The University Record, February 4, 2002

Students are the key to keeping the dream of MLK alive

By Theresa Maddix

As part of the ongoing 2002 Rev. Martin Luther King Jr. celebration two award ceremonies were held to honor students: the MIRT awards offered through the Center for Human Growth and Development (CHGD) and the North Campus MLK Spirit awards.

The Minority International Research Training Awards (MIRT) presented honors for international research projects to three graduate students and five undergraduates. Three of the students—Wroksie Jackson, Takisha LaShore and Chinasa Nwankso—will go to the University of Natal in Durban, South Africa, to work on the Violence Intervention Project. The other five students—Bersabell Asaye, Joy Ervin, Marisela Huerta, Karin Kemp and Rakiya Labaran—will go to the University of Santiago, Chile, mainly to work on subprojects with the larger focus of combating iron-deficiency anemia.

Chinasa Nwankso, an LS&A student whose future plans include running a free or low cost clinic for underprivileged women and their children, says, “I want to be able to provide other people with some of the same advantages [I have] by making sure that their basic healthcare needs are taken care of and that they receive the education needed for self-care so that they will be ready to learn and excel in other aspects of their life.”

Faculty leaders this year for MIRT are Betsy Lozoff and Vonnie McLoyd. Lozoff is director and senior research scientist at the CHGD, as well as professor of environmental health sciences, and of pediatric and communicable diseases. McLoyd is professor of Afro-American and African studies and of psychology, as well as senior research scientist at CHGD.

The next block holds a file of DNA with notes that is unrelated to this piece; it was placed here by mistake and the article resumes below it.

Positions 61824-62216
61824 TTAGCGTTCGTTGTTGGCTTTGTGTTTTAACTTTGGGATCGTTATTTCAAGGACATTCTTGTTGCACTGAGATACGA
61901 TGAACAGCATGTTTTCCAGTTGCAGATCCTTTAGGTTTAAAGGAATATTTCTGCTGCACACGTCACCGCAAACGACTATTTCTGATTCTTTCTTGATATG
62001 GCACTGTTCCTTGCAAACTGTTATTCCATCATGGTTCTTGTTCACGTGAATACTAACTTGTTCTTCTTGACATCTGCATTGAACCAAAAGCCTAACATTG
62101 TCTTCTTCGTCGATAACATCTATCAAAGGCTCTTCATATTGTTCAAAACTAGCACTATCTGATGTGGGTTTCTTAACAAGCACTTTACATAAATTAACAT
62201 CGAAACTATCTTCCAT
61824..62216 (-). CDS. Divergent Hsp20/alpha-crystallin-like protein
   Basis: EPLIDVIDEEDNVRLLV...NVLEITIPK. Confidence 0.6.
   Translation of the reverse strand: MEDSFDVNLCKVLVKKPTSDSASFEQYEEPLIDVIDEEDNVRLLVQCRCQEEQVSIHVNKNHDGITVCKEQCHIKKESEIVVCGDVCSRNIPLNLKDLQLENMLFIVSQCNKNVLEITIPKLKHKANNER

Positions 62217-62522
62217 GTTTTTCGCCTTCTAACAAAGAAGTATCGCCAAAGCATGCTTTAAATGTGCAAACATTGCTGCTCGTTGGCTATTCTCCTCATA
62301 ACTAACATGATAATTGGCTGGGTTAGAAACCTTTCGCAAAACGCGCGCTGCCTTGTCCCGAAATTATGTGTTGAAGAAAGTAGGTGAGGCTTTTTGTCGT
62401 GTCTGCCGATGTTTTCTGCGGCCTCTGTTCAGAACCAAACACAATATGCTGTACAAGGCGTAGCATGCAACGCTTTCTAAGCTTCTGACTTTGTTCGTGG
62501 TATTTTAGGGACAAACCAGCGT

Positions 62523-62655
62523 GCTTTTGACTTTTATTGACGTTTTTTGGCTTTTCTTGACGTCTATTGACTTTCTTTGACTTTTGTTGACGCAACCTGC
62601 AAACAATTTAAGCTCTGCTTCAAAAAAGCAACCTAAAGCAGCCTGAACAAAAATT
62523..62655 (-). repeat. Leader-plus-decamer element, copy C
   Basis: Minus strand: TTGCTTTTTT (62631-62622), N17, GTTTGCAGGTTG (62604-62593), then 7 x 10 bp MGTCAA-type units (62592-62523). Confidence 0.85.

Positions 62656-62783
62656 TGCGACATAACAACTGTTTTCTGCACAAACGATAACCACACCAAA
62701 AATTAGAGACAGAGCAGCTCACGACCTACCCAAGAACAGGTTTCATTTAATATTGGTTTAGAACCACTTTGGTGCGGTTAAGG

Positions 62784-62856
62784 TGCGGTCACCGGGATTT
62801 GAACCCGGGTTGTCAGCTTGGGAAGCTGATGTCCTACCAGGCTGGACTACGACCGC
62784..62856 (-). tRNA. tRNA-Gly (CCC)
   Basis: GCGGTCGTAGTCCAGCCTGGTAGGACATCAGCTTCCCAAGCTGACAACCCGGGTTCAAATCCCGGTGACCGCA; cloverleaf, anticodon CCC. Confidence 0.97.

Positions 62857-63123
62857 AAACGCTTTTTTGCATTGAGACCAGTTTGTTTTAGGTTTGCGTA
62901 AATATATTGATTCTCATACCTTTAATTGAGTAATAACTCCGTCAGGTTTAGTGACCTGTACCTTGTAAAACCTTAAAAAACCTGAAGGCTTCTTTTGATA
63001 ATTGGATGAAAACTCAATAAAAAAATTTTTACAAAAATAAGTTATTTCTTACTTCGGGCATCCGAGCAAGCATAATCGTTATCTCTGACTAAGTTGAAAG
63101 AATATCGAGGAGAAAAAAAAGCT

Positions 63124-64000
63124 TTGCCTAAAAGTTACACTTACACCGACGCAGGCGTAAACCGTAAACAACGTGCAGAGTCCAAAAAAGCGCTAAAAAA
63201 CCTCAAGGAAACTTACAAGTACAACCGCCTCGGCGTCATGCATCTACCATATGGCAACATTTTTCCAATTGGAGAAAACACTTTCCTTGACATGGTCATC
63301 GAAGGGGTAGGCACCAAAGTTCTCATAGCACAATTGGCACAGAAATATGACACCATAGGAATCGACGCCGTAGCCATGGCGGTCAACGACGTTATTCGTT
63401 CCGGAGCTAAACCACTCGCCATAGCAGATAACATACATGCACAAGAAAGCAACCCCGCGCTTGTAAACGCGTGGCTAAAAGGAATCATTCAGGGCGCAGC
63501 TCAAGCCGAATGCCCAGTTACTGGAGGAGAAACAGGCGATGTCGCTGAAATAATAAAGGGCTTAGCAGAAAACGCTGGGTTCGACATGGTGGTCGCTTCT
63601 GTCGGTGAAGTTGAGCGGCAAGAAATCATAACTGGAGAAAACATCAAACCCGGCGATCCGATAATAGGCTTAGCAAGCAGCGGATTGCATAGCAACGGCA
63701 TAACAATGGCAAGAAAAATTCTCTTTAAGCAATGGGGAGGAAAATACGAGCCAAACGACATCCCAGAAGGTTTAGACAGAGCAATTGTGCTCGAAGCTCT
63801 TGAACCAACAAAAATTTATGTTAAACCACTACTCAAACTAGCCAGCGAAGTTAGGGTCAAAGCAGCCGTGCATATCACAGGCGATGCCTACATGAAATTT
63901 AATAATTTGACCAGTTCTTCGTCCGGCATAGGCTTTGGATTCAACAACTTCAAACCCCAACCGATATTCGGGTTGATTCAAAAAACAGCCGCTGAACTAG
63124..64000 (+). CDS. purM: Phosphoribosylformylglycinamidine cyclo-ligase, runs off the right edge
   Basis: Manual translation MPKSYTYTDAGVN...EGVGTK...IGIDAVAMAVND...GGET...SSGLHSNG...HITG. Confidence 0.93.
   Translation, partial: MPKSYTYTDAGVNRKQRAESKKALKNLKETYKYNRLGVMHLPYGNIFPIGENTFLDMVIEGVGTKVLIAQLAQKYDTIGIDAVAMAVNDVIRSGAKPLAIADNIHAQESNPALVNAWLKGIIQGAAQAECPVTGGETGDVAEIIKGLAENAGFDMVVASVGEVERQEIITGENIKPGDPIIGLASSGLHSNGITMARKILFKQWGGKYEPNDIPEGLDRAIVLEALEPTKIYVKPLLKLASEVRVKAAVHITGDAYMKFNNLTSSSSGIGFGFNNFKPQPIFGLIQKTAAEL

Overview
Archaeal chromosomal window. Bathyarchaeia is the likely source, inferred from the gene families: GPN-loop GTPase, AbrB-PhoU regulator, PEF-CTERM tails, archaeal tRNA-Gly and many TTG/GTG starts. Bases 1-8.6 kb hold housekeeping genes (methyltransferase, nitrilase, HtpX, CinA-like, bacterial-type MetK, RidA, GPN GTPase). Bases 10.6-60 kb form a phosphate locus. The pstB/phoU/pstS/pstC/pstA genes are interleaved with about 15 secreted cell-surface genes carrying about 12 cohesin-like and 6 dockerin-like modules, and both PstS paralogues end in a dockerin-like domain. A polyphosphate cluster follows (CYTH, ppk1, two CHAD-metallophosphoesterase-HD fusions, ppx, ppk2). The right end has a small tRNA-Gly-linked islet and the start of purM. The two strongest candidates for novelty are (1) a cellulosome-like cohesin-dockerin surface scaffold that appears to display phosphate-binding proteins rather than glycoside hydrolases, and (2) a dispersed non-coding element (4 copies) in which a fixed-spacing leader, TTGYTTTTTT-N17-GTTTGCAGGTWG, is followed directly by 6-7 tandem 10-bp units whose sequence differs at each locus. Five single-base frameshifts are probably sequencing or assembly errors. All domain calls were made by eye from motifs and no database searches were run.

The MIRT program is funded by the Fogarty International Center of the National Institutes of Health. More information on the program is available from Kathleen Restrick, or (734) 764-2443.

At the MLK Spirit awards ceremony, students from the four main schools on North Campus were selected for what Faye Burton, executive secretary at the School of Music, defined as “keeping the spirit and dream of Dr. Martin Luther King alive.”

“Recipients were chosen on the basis of how well they project the spirit of Martin Luther King Jr.,” says Burton. “All of the students are active in their communities, supporting both youth and senior programs. They are striving to finish their degrees so they can give back to their community. Receiving this award gives them something tangible to remind them to continue to make the world a better place to live in.”

Recipients from the Taubman College of Architecture and Urban Planning were Jeffrey Hoad, Michael Leaveck, Toni Loiacano and Jaron Lubin. From the College of Engineering: Debra Ely, Brian Johnson, Brian Netter, Priya Sehgal and Brandon Wright. From the School of Art and Design: Jennifer Jo Boyer, Jacob Martinez, Cecelia Mendez, Otitigbe Obaroene and Carrie Russell. From the School of Music: Keith Dixon, Leslie Hill, Kenneth Kellogg, Frederick Peterbark, Adrianna Wadkins and Angus Wood.